• Bacewicz: Vn Concertos II (Chandos, 2011)
Grażyna Bacewicz: Violin Concertos nos. 2, 4 and 5
Chandos CHAN 10673 (2011)
Joanna Kurkowicz, Polish Radio SO, cond. Łukasz Borowicz
• Violin Concerto no.4 (1951)
• Violin Concerto no.5 (1954)
• Violin Concerto no.2 (1945)
The figure of the composer-performer was familiar to nineteenth-century audiences, not least when composers such as Beethoven, Liszt, Wieniawski and Brahms played their own concertos. In the first decades of the twentieth century, this phenomenon diminished, although Rachmaninoff and Prokofiev frequently performed their own works for piano and orchestra. While few composers since have provided extended series of concertos, the Polish composer and violinist Grażyna Bacewicz (1909-1969) produced just this, writing seven violin concertos between 1938 and 1965, not to mention two for cello, one concerto for piano, and one for viola. This CD completes a project to record the set of six published violin concertos, begun with nos. 1, 3 and 7 – and played by the same forces – on CHAN 10533 (no. 6 remains in manuscript and has never been performed).
Violin Concerto no. 2
Bacewicz gave the premieres of her first four violin concertos, before almost completely retiring from the concert stage in 1953. She performed the Second Violin Concerto (1945) for the first time on 18 October 1946, with the Philharmonic Orchestra of her home town, Łódż, under the direction of Tomasz Kiesewetter. Its neoclassicism is evident from the start, its semiquaver rhythms and descending sequences setting the pattern for future developments. The music is constantly on the move, less obviously reliant on clear-cut structures based on eighteenth-century forms than is that of of many other neoclassical composers. Bacewicz was a restless spirit, whose music evolves by instinct, varying earlier material and taking new directions in an almost improvisatory manner. The muscular vivacity of the first movement is enhanced by the highly virtuosic writing for the soloist. The cadenza is particularly substantial.
The second movement is the lyrical heart of the concerto, with, for Bacewicz, an unusually romantic tone that recalls the idiom of her compatriot Mieczysław Karłowicz, whose own Violin Concerto (1902) drew on Tchaikowsky’s example. The rising main theme becomes especially eloquent. As often with Bacewicz, the return is abbreviated and the movement comes to a seemingly inconclusive end, thus giving additional emphasis to the start of the last movement. She was fond of a dancing 6/8 metre for her finales. Here, despite the Vivo marking, the tempo is quite steady, not least because the solo part is so full of rhythmic and technical detail. There are also interesting orchestral touches, notably the continued prominence of the brass, following on from the colouristic roles played by violas tremolando sul ponticello in the development of the first movement and by suspended cymbals in the second. The concerto ends with a joyful cadence in D major.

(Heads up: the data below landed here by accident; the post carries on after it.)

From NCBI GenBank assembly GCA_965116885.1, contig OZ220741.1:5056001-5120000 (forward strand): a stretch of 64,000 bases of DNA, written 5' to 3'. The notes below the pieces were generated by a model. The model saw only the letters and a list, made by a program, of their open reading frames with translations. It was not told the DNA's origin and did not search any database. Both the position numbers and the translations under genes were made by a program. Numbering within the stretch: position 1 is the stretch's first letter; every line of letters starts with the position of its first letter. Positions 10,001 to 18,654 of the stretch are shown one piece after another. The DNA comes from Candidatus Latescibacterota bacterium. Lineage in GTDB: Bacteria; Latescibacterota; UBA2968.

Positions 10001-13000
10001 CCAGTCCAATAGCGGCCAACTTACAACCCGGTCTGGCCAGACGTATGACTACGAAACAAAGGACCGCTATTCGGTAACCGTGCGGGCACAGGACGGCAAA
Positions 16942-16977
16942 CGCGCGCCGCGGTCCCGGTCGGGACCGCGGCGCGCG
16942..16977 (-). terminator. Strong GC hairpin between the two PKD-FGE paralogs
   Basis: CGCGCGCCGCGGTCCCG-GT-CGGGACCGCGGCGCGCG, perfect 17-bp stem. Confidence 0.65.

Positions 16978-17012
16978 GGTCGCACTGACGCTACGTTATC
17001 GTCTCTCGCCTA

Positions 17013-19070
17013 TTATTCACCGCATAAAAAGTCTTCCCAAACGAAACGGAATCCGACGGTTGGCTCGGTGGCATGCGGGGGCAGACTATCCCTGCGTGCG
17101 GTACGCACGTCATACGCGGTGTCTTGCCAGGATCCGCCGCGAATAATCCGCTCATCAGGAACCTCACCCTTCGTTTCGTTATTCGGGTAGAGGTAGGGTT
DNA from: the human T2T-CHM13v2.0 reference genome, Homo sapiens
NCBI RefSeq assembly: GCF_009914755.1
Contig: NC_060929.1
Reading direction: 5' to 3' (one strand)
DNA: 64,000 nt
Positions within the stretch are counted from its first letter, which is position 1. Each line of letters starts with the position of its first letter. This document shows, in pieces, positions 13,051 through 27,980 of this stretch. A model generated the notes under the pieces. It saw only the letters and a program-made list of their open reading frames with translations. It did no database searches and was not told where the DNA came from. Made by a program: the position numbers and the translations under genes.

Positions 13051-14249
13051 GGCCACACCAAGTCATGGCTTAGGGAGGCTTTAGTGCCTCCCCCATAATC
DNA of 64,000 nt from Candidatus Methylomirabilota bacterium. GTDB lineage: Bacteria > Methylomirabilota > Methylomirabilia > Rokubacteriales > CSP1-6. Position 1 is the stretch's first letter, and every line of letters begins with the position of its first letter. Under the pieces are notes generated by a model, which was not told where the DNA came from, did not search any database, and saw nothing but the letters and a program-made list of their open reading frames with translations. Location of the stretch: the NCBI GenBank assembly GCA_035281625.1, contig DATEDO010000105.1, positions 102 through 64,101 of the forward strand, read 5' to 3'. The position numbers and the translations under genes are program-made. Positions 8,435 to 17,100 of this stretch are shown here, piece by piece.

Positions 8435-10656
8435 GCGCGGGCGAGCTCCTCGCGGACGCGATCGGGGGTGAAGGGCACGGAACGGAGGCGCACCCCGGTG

Violin Concerto no. 4
By the time she composed the Fourth Violin Concerto, in 1951, Bacewicz was at the height of her powers. In that same year she composed eight other works, including her prize-winning Fourth String Quartet, the Second Symphony, the First Cello Concerto and the Fifth Violin Sonata. She premiered the Fourth Violin Concerto on 21 February 1952 in Kraków, with the Philharmonic Orchestra conducted by Bohdan Wodiczko. She did not always dedicate her works formally, but this one bears two dedications. The manuscript score is inscribed to her composition teacher, Kazimierz Sikorski, while the dedicatee of the published piano reduction is Józef Jarzębski, her violin teacher.
1951 was the highpoint of the Polish government’s stalin-inspired doctrine of socialist realism in the arts. This demanded an overt connection to the lives and experiences of ‘the masses’, which usually meant a simplified language and often the use of native folk tunes. It also favoured monumentalism and an optimistic tone, especially at the end of works. By and large, Bacewicz avoided the excesses of such injunctions, but certain compositions, such as the Third Symphony (1952), display these traits more than others. The Fourth Violin Concerto did not escape them altogether, as the rather stern opening and its fuller orchestration demonstrate. After a brief cadenza-like passage with timpani, the violin quickly reaches the first main theme, suspended below high E naturals. The movement proceeds to play off martial rhythms, lyricism and playfulness in a typically impulsive way, the cadenza coming somewhat earlier in the scheme than is traditional.